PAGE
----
Chapter

The Origin of Species

Norman Kretzmann

in The Metaphysics of Creation

Published in print October 2001 | ISBN: 9780199246540
Published online November 2003 | e-ISBN: 9780191597879 | DOI: http://dx.doi.org/10.1093/0199246548.003.0006
 The Origin of Species

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Aquinas now moves from arguments about creation to distinguishing things, which is, broadly speaking, to be described as his understanding of the origin of species. Like Augustine, Aquinas adopts a non‐literal reading of Genesis 1, a view, which would have equipped him to appreciate scientific accounts of evolution. He differentiates determinate distinguishing from general distinguishing, providing the fundamental metaphysical framework to explain the development of the world's species. Aquinas's theory of the distinguishing of things is preceded by, and based on, his theory of the origin of the stuff that gets distinguished: not by chance nor by the diversity of matter alone but by God's producing something out of nothing, a mind behind the scenes. An examination follows of God's choice of this world rather than another.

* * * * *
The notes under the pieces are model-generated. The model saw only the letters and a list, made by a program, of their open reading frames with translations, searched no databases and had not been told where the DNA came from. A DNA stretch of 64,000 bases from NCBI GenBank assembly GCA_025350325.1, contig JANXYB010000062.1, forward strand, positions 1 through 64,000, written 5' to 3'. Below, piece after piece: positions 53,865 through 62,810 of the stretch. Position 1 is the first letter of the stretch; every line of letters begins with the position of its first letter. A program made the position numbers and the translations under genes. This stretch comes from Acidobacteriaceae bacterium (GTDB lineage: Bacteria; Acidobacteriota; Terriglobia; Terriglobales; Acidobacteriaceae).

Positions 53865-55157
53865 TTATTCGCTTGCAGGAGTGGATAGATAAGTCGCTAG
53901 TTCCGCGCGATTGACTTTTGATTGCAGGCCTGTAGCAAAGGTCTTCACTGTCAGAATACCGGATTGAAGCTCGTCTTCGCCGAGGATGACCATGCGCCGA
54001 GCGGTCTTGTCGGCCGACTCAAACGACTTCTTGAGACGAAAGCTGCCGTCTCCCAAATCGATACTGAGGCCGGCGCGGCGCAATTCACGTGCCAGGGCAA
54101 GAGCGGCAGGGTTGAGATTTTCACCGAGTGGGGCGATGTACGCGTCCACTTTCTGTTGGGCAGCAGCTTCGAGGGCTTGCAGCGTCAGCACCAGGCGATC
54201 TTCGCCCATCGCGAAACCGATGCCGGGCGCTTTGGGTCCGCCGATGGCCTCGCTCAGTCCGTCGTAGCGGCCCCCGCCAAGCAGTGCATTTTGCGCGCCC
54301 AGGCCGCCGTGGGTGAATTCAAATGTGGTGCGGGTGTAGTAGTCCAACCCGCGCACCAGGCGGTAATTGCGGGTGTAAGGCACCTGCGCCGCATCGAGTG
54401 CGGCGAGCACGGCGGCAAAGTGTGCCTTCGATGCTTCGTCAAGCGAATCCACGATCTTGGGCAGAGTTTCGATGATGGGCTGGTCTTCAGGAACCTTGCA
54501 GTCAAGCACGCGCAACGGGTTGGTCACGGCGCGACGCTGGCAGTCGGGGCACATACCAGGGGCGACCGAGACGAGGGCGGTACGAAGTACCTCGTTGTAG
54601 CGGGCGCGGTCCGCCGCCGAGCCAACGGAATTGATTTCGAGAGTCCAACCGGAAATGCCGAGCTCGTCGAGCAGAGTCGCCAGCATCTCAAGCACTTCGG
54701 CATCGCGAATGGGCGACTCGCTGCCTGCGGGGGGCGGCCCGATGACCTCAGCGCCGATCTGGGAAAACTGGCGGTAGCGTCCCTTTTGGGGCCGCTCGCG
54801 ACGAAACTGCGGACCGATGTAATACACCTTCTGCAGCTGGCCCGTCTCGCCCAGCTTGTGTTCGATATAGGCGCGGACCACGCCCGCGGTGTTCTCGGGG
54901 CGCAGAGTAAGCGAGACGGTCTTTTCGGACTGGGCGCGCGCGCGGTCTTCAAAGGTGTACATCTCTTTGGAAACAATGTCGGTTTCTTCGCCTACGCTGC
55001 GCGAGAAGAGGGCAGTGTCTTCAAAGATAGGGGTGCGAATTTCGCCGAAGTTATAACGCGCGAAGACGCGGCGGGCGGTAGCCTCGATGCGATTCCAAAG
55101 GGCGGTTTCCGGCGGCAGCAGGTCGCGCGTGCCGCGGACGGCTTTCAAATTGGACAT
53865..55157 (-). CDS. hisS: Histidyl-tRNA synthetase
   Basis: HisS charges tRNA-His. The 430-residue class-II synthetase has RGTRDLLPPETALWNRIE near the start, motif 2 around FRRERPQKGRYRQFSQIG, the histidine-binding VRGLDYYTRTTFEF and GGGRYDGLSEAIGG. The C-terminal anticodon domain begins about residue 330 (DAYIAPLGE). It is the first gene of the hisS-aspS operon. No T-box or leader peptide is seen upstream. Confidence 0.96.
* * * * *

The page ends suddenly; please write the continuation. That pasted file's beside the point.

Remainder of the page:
Keywords: Aquinas; Augustine; chance; creation; diversity of matter; evolution; Genesis; God; origin of species

Chapter.  20730 words. 

Subjects: History of Western Philosophy

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